GREENFIELD — A Greenfield man told a judge he was in a drug-induced haze when he repeatedly sexually assaulted a young girl.
Josh Loyd, 45, will serve eight years in an Indiana Department of Correction facility — the maximum sentence — after pleading guilty to a child molest charge amid allegations dating back to 2006. He admitted to harming a young girl he met through a friend; but he told a judge many of his memories from those years are blurred because he was severely addicted to drugs at the time.
A girl told police Loyd repeatedly forced her to have sex with him and made her touch him inappropriately, according to court documents.
Loyd is the second man charged with the girl’s assault. Robert Celio, 34, of Greenfield, was sentenced last week to spend 50 years in a state prison after being found guilty of five felony sexual assault charges at the conclusion of a two-day trial.
Loyd is an acquaintance of Celio’s, the girl told police. She told investigators the two men repeatedly assaulted her on separate occasions, each threatening to harm her if she ever reported the crime.
Loyd was arrested in January and charged with three felony counts: child molesting as a Class A felony; criminal deviate conduct as a Class A felony; and intimidation as a Class C felony.
Each of those charges was dismissed in a plea agreement with prosecutors in exchange for Loyd’s guilty plea on a new, fourth count of a Class C felony count of child molest.
Class C felonies carry potential penalties of two to eight years; the eight-year sentence Hancock Circuit Court Judge Richard Culver handed down is the maximum sentence for Loyd’s crime.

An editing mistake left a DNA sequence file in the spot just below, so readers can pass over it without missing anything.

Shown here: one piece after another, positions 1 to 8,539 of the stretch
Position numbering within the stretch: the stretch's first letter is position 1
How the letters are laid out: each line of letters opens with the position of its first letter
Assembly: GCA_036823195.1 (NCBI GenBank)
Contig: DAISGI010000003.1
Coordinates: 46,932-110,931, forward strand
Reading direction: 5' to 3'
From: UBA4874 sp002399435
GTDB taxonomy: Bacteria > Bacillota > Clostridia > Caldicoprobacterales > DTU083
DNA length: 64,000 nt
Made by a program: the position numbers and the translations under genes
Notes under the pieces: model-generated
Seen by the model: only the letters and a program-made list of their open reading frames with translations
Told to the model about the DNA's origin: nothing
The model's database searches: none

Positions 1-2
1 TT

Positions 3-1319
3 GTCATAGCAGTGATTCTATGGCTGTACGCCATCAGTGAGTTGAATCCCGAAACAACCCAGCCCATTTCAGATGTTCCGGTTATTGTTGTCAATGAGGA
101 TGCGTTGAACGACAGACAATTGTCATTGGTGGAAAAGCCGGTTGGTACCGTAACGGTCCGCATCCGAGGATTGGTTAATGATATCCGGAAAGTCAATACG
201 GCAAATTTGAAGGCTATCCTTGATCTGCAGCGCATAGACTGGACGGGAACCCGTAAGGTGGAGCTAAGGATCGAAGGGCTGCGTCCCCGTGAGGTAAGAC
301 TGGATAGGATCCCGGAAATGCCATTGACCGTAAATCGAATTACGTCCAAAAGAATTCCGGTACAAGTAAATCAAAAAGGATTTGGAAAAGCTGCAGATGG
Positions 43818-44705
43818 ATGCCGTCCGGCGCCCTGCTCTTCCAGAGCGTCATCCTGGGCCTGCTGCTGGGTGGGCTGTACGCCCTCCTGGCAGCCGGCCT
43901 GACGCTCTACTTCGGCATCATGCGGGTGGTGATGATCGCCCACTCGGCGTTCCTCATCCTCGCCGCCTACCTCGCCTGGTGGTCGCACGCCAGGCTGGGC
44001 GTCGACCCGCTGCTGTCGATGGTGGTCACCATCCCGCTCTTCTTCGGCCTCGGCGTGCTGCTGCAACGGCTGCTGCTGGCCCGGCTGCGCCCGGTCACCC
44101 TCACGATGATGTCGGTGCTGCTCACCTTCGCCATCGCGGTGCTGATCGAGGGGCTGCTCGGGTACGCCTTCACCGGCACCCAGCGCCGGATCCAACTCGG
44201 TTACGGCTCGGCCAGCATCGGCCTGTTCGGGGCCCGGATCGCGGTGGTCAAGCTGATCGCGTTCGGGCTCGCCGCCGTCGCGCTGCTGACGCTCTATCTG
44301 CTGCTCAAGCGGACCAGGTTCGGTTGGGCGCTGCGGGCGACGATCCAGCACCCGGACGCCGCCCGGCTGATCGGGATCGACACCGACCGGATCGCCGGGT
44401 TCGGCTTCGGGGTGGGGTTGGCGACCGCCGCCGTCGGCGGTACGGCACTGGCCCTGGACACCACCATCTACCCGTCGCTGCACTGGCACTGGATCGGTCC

The victim’s father took the stand during a sentencing hearing Thursday to read a letter the girl had penned, asking the judge for a severe punishment for Loyd.
In the letter — which expressed many of the same thoughts as one she read aloud last week during Celio’s sentencing — the girl said she often feels dirty and angry because of the abuse she suffered. Though she knows she can’t change what happened, she often haunted by the memories.
“It’s time for people to grow up and stop treating children like toys,” the girl’s father said, reading from his daughter’s letter.
Loyd blamed to abuse on his drug habit, telling the judge he doesn’t remember much about the years when the victim claims the assaults occurred.
His attorney, Randy Sorrell of Fortville, characterized his clients drug use as “popping prescriptions pills like candy,” and told the judge Loyd had previously served time in prison on drug charges.
Loyd said he regretted what happened and apologized to the victim’s family and his own.
Members of the defendant’s family sent letters to the judge advocating for a shorter sentence for Loyd because they believed he deserved a second chance, officials said.
Though the notes were not read aloud in court, Hancock County Chief Deputy Prosecutor Marie Castetter referenced the letters in her argument for why Loyd should have to serve the maximum sentence.
Castetter said she understood the defendant’s families position; but Loyd played a part in stealing the little girl’s childhood, and she’ll never get that back.
“The victim would love to be outside of this prison she’ll be in for the rest of her life,” Castetter said.